AXIS A1001 Network Door Controller Flaw Exposes Secure Facilities

The new discovery could have far-reaching implications for Physical Access Control Systems and sensitive facilities.
AXIS A1001 Network Door Controller Flaw Exposes Secure Facilities
The high-severity vulnerability has been confirmed by the Cybersecurity and Infrastructure Security Agency (CISA), while Axis Communications has issued security patches, urging consumers to install them.

Leading OT cybersecurity firm OTORIO has discovered (PDF) a high-severity heap-based buffer overflow vulnerability in the AXIS A1001 system from Axis Communications. This system ensures secure access control, but the vulnerability exposes sensitive networks to various risks, including remote code execution. 

For your information, Axis Communications AB is a Swedish manufacturer of network cameras, video encoders, and other surveillance products.

In an exclusive report shared with, the company explained that the buffer overflow flaw was discovered while communicating over OSDP. OTORIO researchers Ariel Harush and Roy Hodir wrote that the flaw is found in the pacsiod process, which handles the OSDP communications.

The high-severity vulnerability, tracked as CVE-2023-21406, allows message data to be written outside the heap-allocated buffer by appending invalid data to the OSDP message. Later, the data can be used for executing arbitrary code.

AXIS A1001 is an open, non-proprietary system designed for access management. Each door installs the controller individually, and the data is synchronized automatically between all existing system controllers. The controller support almost all RS 48 and Wiegand OSDP readers and comes with built-in software allowing access management for up to 33 controllers and an open API for larger installations.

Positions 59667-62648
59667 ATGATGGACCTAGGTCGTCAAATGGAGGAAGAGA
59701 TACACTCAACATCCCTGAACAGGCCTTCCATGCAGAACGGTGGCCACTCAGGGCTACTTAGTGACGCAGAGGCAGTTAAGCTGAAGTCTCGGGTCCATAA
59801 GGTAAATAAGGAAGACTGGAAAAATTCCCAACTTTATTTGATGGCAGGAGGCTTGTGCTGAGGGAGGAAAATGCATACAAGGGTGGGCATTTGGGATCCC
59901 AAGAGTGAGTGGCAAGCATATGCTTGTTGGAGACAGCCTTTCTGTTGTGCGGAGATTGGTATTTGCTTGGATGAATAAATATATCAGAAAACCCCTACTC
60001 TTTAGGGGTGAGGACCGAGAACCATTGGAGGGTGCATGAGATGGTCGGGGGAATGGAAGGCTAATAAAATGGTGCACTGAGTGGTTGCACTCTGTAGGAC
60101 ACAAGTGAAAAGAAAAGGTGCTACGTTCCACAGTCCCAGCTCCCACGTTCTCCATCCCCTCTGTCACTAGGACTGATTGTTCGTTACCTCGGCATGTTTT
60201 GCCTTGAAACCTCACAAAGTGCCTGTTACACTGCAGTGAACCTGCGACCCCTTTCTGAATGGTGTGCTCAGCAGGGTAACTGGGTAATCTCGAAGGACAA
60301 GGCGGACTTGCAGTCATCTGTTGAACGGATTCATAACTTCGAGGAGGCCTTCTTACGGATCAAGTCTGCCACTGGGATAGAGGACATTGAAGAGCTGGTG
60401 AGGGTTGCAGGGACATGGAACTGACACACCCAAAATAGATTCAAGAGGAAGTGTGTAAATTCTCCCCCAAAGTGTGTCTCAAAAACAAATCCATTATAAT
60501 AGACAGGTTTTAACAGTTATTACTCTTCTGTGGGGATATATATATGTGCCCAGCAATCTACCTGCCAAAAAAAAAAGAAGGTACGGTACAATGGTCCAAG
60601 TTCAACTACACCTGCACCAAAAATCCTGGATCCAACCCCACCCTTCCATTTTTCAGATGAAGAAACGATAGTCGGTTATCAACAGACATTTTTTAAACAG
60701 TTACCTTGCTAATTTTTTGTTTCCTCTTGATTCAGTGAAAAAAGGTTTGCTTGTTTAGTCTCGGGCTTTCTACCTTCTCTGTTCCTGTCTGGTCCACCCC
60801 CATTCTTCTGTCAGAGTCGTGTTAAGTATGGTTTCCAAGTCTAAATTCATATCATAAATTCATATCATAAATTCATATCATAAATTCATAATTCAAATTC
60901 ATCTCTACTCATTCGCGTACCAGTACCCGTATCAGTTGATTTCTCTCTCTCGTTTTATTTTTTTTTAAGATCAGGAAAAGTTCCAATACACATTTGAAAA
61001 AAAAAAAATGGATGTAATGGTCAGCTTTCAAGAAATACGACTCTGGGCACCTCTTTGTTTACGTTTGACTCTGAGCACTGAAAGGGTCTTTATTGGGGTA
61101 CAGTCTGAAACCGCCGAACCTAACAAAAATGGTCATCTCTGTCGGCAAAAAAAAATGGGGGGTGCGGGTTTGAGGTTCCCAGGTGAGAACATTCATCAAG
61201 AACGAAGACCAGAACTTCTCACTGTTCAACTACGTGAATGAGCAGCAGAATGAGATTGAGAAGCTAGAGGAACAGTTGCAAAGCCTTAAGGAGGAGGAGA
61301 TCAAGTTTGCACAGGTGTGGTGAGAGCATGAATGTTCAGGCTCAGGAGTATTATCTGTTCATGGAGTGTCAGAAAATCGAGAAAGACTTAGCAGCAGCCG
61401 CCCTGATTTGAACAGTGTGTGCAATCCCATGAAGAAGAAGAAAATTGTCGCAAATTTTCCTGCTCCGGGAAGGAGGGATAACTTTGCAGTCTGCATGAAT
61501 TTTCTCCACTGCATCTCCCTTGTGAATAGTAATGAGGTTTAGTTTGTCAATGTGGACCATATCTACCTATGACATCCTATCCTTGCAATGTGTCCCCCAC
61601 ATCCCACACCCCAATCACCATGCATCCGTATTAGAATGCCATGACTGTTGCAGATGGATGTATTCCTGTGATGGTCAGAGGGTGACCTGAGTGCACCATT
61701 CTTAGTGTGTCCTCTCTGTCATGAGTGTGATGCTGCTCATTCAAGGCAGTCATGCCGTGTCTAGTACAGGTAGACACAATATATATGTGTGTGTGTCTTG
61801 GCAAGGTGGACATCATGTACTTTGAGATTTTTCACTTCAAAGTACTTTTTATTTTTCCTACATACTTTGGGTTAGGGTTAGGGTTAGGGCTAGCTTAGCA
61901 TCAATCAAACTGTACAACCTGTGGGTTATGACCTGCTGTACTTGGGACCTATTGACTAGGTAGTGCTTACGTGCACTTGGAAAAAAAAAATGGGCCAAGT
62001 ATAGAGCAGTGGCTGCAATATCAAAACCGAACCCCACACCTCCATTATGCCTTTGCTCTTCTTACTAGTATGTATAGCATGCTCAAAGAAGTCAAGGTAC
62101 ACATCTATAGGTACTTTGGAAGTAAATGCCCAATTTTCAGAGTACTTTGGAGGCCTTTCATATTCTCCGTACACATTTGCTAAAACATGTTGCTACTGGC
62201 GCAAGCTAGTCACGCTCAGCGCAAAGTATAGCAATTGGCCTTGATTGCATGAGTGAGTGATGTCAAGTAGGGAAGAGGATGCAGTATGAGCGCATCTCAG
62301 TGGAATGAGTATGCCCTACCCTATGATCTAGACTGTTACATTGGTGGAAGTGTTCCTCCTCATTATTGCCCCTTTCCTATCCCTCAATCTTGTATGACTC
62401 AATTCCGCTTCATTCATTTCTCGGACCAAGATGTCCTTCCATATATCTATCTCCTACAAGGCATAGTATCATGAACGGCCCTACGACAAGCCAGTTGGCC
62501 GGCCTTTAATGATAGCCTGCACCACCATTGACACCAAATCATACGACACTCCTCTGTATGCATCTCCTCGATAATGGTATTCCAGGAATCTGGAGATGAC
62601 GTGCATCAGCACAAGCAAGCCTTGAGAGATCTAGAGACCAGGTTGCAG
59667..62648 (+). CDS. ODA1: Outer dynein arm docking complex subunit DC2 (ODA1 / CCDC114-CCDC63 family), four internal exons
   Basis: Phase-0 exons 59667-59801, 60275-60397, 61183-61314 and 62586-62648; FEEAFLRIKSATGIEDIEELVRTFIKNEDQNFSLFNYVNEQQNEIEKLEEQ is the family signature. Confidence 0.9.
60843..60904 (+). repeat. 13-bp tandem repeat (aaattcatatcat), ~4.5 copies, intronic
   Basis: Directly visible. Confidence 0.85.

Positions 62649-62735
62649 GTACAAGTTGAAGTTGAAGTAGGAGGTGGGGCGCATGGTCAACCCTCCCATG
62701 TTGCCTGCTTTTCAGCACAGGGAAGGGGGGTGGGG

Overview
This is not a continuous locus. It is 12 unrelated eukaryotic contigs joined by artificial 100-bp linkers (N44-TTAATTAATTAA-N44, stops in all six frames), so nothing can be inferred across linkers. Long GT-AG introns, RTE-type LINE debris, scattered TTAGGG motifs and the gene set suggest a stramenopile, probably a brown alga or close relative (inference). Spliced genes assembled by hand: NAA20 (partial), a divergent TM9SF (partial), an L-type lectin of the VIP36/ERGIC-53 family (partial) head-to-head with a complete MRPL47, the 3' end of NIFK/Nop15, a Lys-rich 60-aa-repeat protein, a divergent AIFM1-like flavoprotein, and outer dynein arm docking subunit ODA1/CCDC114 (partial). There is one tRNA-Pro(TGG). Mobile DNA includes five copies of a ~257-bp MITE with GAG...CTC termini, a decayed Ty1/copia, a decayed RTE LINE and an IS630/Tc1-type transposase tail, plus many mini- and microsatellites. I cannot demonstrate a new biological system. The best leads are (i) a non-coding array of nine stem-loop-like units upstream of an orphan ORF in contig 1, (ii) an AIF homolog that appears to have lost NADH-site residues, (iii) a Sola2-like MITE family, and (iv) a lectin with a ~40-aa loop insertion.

The exploit for this flaw involves gaining physical access to the RS-48 twisted pair cable located at the rear end of an access control reader. The reader is positioned at the entrance of a security facility/perimeter. OTORIO’s researchers successfully demonstrated that a tamper protection bypass could further aggravate the risk.

What makes CVE-2023-21406 an issue of concern for the cybersecurity community is that attackers may exploit it for conducting RCE (remote code execution) on the internal access controller from outside the facility. An adversary may exploit the serial channel that enables reader-controller communication to gain unauthorized access and open doors.

They may also tamper with logs on the access controller. In addition to that, the flaw can serve as a potent gateway to the internal IP network regardless of its air-gapped or segmented status.

What sets this vulnerability apart is its potential for Remote Code Execution (RCE) on the internal access controller from outside of the facility. By exploiting the serial channel used for reader-controller communication, an attacker could gain unauthorized access to open doors or tamper with logs on the access controller. Even more alarmingly, this flaw could serve as a gateway to the internal IP network, irrespective of its segmentation or air-gapped status from the internet.OTORIO

The vulnerability impacts AXIS A1001 version 1.65.4 or earlier and is categorized as high severity with a CVSS score of 7.1. AXIS has already released a patch for the impacted devices to improve the OSDP message parser’s robustness. Users must immediately update the AXIS device software available here.

The research highlights the potential risks fortified OT networks could be exposed to. In its security advisory published on 25 July 2023, the Cybersecurity and Infrastructure Security Agency (CISA) in the United States confirmed this vulnerability and noted that commercial entities must minimize network exposure for control system devices/systems and ensure these aren’t accessible through the internet.

Nevertheless, these devices/systems must be isolated from business networks and protected via firewalls. Moreover, VPNs should be preferred when remote access is required.

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